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Getting Started: Frugal Strategies to Stretch Your Budget

Article by: Kim Tilley
Dated: May 26, 2006

Here are some of my favorite strategies for saving money. Since everyone's situation and resources are different, you need to adapt these strategies to your own lifestyle. Remember, frugality is a tool that you can customize to the way you live. Use them as much or as little as you want, according to your need. You can enjoy living frugally!

Get it for Less - Find a cheaper source for things you already buy. There is always someone selling it cheaper. The challenge is to find new sources. Start by looking in your yellow pages, you may be surprised at the resources around you.

Make it last longer - Stretch the life span of the items you use. How? First and foremost by taking better care of them, maintaining them (such as tools), and then by doing it yourself. Learn to do your own home and car maintenance and repairs. Fix only what is broken, not the whole thing! You can make "work" shoes last longer by having them reheeled instead of buying a brand new pair. There are many, many ways to lengthen the life span of the things you own. In fact, there are whole books on the subject! Visit your local library for more ideas.

Use it less - Conserve your time, energy and resources. If you plan out your shopping trips and only go once a week, hitting everything you need to, then you are using less gas, and causing less wear and tear on your car. If your home is properly insulated, you are using less electricity or natural gas to heat/air condition it. You can get longer use out of light bulbs by remembering to turn lights off when not in use. The same goes for items that use batteries. Think conservation!

Use it up - Turn to what you already have first! Use up your leftovers in the kitchen, then use the food scraps in your garden, which will help you grow fresher foods. Use "clean" trash - paper, containers, cereal boxes, etc., to make crafts, games and organize things. Make new clothing from old! Be resourceful and turn a creative eye on things you already own.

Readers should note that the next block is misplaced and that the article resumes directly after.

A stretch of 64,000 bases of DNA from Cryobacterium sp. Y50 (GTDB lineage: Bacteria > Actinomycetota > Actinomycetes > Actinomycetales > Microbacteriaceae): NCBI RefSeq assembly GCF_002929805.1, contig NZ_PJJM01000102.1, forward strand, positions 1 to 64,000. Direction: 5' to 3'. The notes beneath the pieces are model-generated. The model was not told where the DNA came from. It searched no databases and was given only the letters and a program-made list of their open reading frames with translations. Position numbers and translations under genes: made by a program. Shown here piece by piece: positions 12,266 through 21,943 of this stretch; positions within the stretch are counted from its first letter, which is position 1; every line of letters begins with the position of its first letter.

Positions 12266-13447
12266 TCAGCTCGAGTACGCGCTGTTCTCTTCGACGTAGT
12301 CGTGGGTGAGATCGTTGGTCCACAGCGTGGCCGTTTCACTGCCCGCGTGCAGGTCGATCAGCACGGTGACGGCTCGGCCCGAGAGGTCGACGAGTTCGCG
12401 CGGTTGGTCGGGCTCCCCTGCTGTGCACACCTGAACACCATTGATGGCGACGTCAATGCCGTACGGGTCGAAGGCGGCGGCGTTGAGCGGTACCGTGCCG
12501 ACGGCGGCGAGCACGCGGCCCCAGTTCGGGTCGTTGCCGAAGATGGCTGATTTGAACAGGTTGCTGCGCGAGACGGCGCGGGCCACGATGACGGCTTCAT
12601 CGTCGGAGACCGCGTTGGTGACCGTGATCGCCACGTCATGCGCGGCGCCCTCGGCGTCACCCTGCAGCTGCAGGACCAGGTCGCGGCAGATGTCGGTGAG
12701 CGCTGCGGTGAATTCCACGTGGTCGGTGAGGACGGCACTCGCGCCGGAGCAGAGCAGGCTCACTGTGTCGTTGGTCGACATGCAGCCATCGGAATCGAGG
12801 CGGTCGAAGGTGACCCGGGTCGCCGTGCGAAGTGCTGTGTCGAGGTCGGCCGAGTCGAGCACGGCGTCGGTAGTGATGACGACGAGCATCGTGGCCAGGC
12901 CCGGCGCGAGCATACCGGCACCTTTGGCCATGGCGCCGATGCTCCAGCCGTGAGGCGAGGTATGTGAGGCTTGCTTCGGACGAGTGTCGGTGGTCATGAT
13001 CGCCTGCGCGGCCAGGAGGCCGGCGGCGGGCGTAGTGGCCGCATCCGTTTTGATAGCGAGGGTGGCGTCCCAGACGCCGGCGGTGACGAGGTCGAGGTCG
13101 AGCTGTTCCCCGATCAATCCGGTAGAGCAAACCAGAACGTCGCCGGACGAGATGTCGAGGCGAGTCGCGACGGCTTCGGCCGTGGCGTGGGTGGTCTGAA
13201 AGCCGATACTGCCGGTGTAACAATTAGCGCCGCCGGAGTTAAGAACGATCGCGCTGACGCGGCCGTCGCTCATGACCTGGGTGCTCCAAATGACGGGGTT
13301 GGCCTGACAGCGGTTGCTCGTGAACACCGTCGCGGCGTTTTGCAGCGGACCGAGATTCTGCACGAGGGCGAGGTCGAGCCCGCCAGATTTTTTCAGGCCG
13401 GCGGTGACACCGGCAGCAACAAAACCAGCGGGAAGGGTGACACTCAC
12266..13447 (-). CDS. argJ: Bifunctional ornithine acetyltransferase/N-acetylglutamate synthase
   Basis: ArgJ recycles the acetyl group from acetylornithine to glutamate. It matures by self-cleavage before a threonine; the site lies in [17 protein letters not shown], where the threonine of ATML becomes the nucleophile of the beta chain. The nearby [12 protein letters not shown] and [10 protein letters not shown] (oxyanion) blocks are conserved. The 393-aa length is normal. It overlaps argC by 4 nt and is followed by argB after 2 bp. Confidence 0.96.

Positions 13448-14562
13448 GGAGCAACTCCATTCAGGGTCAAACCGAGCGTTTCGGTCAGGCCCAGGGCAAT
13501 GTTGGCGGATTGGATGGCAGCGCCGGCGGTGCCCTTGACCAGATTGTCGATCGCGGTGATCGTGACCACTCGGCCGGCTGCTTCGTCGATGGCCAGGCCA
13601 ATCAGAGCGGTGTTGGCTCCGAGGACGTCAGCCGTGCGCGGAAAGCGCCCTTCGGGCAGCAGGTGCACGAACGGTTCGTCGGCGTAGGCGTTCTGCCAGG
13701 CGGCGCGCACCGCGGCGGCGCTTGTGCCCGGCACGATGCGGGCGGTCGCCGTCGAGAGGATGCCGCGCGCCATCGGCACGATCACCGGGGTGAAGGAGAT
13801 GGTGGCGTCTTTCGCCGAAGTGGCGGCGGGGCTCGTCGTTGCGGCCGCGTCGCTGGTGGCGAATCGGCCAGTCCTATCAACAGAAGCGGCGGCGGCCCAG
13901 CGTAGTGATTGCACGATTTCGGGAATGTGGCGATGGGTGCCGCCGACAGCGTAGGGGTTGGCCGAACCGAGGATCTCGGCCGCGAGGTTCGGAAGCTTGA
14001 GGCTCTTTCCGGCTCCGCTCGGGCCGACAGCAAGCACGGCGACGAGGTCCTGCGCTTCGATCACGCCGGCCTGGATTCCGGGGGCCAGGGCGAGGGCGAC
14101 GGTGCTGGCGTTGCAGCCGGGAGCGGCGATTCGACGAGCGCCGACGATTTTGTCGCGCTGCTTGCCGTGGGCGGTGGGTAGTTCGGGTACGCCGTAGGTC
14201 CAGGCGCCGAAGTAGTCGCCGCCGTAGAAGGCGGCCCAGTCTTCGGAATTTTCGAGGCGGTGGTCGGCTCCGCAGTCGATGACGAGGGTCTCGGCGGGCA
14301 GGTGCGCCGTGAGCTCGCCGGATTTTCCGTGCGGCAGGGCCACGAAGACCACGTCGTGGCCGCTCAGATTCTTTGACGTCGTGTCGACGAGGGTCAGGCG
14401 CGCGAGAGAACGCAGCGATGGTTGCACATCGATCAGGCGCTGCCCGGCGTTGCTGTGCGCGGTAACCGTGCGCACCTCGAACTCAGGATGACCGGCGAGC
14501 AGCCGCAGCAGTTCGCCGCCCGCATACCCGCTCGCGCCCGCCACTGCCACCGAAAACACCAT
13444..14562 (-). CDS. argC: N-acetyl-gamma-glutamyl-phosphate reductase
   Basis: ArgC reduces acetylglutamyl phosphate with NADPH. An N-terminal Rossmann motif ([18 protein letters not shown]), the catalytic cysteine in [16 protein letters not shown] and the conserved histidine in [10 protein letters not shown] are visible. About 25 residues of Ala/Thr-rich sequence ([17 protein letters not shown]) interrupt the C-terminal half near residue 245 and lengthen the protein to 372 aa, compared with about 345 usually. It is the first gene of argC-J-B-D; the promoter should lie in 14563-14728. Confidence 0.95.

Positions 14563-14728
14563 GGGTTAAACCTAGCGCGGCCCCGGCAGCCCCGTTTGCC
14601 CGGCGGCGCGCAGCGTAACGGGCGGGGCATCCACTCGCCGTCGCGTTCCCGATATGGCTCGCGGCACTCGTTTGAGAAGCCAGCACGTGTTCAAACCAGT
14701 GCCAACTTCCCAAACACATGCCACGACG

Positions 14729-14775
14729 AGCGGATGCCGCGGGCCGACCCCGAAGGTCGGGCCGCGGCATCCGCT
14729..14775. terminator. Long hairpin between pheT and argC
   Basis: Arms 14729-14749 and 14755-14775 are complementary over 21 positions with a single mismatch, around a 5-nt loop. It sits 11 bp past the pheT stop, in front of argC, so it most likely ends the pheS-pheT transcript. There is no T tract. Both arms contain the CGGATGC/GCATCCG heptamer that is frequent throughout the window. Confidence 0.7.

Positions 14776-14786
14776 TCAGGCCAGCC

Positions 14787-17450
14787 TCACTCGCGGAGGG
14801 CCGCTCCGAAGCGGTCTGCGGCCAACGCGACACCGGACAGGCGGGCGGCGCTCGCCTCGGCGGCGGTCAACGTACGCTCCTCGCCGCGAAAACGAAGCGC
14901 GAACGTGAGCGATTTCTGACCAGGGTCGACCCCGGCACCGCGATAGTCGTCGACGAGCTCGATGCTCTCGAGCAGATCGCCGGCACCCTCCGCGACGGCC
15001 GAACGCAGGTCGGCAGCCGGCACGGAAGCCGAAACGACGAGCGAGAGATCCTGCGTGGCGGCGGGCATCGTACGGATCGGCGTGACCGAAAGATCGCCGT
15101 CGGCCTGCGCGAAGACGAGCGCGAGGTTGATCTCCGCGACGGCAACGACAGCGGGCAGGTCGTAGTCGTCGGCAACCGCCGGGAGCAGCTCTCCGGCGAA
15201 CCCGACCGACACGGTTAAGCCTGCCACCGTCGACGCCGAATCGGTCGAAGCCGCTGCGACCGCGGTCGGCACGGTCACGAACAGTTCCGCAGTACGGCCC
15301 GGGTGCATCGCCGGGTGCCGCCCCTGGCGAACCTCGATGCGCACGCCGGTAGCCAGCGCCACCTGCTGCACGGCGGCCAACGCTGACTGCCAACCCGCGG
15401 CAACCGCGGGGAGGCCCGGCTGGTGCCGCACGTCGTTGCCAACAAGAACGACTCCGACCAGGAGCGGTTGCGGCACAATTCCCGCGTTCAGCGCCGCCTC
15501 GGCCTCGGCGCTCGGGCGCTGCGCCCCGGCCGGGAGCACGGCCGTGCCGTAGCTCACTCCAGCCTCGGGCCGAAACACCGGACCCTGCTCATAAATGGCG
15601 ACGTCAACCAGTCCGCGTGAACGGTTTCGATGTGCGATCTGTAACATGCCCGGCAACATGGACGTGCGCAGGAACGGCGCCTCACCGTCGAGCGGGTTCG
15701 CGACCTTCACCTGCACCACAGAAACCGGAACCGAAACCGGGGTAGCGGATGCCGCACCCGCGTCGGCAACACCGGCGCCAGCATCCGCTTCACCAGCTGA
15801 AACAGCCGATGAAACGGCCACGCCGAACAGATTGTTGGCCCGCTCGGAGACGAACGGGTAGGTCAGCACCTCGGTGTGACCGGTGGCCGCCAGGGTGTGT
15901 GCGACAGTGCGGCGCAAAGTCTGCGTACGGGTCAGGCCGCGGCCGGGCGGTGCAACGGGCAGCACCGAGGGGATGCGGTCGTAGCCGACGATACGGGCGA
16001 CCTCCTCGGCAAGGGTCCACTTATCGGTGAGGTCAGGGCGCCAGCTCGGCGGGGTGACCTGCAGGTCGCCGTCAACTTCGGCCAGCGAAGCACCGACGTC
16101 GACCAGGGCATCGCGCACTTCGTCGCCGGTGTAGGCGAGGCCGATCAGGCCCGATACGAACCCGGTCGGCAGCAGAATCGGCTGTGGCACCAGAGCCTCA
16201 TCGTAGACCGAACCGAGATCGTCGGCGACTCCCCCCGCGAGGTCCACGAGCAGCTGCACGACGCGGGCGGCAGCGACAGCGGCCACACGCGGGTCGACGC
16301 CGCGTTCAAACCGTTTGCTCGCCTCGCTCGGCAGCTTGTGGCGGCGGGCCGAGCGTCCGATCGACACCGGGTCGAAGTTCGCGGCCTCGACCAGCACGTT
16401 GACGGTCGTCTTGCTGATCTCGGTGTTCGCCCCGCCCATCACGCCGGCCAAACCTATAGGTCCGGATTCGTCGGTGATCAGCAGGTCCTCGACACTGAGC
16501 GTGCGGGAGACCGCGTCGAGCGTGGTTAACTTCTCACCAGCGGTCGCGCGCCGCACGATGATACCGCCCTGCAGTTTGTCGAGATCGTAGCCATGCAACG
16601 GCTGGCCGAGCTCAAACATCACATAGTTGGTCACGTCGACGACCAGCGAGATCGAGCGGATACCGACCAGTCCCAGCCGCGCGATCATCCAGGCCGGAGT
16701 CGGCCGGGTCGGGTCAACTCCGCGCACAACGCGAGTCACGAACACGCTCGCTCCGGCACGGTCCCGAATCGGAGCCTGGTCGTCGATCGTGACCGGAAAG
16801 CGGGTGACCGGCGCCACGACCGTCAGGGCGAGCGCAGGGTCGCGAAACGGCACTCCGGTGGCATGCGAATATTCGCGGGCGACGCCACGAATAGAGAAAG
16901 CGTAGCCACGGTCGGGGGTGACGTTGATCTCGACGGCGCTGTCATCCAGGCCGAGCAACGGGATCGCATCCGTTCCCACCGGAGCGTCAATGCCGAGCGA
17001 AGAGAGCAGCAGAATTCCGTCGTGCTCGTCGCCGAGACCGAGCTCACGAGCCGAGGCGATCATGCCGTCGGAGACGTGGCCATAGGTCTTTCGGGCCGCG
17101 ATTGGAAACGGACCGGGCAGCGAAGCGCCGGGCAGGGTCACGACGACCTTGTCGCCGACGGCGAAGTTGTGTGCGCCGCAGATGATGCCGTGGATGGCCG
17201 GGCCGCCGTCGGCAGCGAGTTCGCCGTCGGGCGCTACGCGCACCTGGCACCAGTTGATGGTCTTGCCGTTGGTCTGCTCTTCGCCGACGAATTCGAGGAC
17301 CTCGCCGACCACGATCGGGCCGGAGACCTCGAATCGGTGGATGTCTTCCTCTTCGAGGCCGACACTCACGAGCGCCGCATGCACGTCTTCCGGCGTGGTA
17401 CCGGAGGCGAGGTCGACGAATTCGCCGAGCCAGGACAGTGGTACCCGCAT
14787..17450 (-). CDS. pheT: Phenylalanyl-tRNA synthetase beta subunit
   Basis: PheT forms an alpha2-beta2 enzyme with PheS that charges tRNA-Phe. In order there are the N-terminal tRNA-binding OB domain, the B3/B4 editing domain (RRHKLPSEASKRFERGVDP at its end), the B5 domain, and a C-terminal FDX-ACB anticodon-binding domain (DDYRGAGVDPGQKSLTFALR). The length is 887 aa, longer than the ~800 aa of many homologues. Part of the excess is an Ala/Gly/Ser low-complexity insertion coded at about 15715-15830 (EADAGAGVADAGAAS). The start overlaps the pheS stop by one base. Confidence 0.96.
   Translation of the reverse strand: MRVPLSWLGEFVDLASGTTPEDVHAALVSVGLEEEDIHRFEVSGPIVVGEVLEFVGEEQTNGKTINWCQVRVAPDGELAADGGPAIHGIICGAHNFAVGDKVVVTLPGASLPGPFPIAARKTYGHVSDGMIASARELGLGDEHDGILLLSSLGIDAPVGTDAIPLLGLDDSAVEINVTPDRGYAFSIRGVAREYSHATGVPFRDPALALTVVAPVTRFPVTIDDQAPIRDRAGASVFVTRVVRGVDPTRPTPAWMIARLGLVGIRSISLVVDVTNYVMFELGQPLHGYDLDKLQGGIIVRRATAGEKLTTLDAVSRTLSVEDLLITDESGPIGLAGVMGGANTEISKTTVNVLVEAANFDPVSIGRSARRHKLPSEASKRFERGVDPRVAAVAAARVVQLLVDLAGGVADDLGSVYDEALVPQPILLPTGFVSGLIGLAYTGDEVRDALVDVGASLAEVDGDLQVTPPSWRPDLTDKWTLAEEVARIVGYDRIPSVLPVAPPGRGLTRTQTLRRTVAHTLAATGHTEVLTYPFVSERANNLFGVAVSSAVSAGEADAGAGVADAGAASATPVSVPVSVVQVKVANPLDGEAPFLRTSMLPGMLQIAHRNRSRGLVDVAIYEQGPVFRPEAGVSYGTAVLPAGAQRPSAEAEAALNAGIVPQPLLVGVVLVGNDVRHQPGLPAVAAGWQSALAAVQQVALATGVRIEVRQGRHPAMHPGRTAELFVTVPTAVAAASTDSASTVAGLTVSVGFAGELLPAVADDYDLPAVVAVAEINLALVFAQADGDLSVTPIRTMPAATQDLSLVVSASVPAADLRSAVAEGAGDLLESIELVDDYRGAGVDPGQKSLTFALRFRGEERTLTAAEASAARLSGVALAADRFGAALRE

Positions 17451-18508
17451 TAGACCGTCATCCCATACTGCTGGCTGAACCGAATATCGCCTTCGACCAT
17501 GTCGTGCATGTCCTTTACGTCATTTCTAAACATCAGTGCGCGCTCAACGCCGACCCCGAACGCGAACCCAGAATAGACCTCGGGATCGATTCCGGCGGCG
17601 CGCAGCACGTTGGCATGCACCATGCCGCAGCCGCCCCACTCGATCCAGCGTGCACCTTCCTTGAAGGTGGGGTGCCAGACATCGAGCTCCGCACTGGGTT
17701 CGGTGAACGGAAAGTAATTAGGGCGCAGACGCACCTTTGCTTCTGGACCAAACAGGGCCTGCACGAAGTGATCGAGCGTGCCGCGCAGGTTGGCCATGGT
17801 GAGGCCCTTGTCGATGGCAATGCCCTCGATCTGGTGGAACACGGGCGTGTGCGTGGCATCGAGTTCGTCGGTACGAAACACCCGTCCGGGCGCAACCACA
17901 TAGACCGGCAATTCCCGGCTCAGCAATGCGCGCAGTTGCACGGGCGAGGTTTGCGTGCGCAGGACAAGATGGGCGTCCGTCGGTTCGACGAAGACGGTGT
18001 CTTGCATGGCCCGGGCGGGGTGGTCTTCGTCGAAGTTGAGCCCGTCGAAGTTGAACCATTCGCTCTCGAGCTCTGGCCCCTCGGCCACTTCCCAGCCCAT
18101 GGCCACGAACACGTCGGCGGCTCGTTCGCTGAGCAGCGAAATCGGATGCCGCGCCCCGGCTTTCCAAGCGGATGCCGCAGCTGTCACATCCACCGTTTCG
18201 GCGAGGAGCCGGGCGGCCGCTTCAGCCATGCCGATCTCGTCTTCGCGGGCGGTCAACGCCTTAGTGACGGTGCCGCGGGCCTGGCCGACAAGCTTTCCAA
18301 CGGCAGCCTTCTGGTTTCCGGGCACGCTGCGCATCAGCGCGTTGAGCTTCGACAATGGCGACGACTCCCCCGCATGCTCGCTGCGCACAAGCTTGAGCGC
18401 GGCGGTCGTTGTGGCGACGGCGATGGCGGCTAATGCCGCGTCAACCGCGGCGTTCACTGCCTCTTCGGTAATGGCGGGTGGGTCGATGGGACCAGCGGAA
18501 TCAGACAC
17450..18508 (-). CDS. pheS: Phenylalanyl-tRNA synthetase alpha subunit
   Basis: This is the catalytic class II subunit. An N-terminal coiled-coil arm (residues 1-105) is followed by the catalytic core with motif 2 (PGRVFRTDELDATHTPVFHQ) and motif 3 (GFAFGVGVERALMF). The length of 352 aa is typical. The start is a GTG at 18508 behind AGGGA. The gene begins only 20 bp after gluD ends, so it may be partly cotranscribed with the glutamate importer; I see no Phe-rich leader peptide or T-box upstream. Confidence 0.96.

Wear it out - Get the full use out of something before you toss it. Maintain it, repair it, repair it again, and recycle it! Here is an example: If you wear pantyhose to work, you can wash them in a solution that strengthens them and makes them last longer. Once you start to see runs, fix them with clear nail polish. When the runs on one leg become too much, cut off the leg of one pair and merge it with another pair of one-legged pantyhose, to make a complete pair. When those get worn out, recycle them in the craft room and garden.

Make it do - Substitute where you can; if you don't have what you need, find something to fill the void until you can find a cheaper or better alternative. Perhaps you need to fix something and don't have the right part. Will a substitute work? Sometimes the substitute is better!

Do without - Ask yourself if you really have to have it. Is it worth the money? Do you have to have it now? Or are you just acting on a whim? Avoid impulse buying! If a few months have passed and you find you still want or need it, then start looking for a good price. Sometime I wait a year or more to get something I want. By then, I know the best prices for it and often get it much cheaper than I would have if I had acted on impulse. I also appreciate it much more.

Make it yourself - If what you want is too expensive, brainstorm about how you can make it cheaper. Buy large clothing at yard sales in nice fabric and make clothes for yourself or your kids out of them. Don't like the prices of the fancy knick knacks in the stores? Learn how to make them! Check out our decorating and crafts sections, these areas are dedicated to do-it-yourself projects. Don't want to pay high prices for restaurant food? Clone your favorite recipes at home! I do this a lot and we really enjoy the cheap, delicious food. Check out my "Fried Chicken Salad," a recipe I cloned from Steak and Shake. It is better than the original! You can do this too!

Grow it yourself - Don't like the high prices of your favorite fruit or veggie? Perhaps you can grow it instead of buying it. I enjoy growing herbs, tomatoes, tomatillos, romaine, and garlic. Not everything I have grown has turned out so good, but it is a fun journey! You can really save big time on the herbs. I also have a cherry tree, and am looking forward to apples someday from the tree we planted when we moved in.

Trade it- Barter your goods and skills for something you need.

Put the word out - Tell others that you need or are looking for something in particular. One man's trash is another man's treasure! Sometimes you can find exactly what you need for cheap or even free!

About the Author

Kim Tilley, a tightwad at heart, is a wife, a mother of three active boys and the founding editor of Frugal by force and later by choice, Kim cut her income by 60% to stay at home with her children and discovered that anyone can live better for less. Her work has appeared in print publications such as The Tightwad Gazette. In her free time, she entertains herself by chasing kids and finding ways to create something from nothing!
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